A new study has found that rodents infected with respiratory syncytial virus (RSV) soon after birth are more likely to develop asthma later in life. The idea that asthma is linked to viral infection is not new: numerous epidemiological studies have linked the two in humans. But it has not been clear whether the virus itself causes asthma, or whether children who are more susceptible to viruses and subsequently develop wheezing coughs are also more susceptible to asthma. To test this, Anuradha Ray and Prabir Ray of the University of Pittsburgh in Pennsylvania and colleagues turned to baby mice. The researchers exposed the mother mice to ovalbumin, a protein in egg whites that can trigger allergic reactions. They found that the young mice gained tolerance against ovalbumin through their mother’s milk. Once the baby mice had been weaned, the researchers repeatedly infected some of them with RSV. Three weeks later they exposed all the baby mice to ovalbumin again. The mice that had not been infected with RSV did not mount an allergic response, but the infected mice did. When the researchers examined these mice, they found that the lungs had become inflamed, and the lymph nodes that drain the lungs were swollen and full of immune cells known as T regulatory cells. These cells, which normally protect mice from infection, were instead secreting proteins and signalling factors that cause allergic responses. Although breast milk from the mothers is known to confer some immunity to viruses, the repeated viral infections were able to overwhelm even that protection, the researchers say. Tina Hartert of Vanderbilt University in Nashville, Tennessee, says the paper is an important step towards identifying a biological mechanism and determining a stage during development that doctors could focus on to prevent asthma. Prabir Ray says there are already drugs that can target T regulatory cells and block the allergic response. The researchers hope to test what effect these drugs have in primates that have been infected with RSV. But it remains to be seen whether the results in mice will translate to humans, Hartert adds. For instance, mice are not normally susceptible to RSV, so they had to be exposed multiple times to develop an infection. By contrast, a human infant who wheezes after a single infection with RSV is more likely to develop asthma, she says. Additionally, lab mice are genetically identical, whereas humans have a great deal of genetic variation that plays a major role in determining who develops asthma, says Anuradha Ray. Pollution, environmental factors and insufficient exposure to bacteria also contribute to the disease, she says.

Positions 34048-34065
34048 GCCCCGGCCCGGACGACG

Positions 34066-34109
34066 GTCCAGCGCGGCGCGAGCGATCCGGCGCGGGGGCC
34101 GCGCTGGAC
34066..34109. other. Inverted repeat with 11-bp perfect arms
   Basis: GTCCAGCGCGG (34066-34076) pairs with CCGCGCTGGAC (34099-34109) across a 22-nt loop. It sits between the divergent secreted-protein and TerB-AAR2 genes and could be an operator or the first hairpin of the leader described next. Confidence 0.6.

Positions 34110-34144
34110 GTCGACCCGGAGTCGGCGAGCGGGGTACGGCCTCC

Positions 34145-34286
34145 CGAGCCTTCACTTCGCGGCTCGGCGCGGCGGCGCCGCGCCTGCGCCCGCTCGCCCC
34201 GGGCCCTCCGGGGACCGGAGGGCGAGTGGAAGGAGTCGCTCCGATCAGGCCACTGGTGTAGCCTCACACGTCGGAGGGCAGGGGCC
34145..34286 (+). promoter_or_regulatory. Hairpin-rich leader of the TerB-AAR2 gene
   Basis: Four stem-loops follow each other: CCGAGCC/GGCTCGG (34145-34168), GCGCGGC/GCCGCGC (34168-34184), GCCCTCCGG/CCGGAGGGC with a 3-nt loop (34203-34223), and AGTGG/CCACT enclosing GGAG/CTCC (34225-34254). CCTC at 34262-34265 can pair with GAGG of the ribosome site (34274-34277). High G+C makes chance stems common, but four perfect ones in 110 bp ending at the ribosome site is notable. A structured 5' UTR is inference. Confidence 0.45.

New Scientist, 10 September 2012 ;http://www.newscientist.com/ ;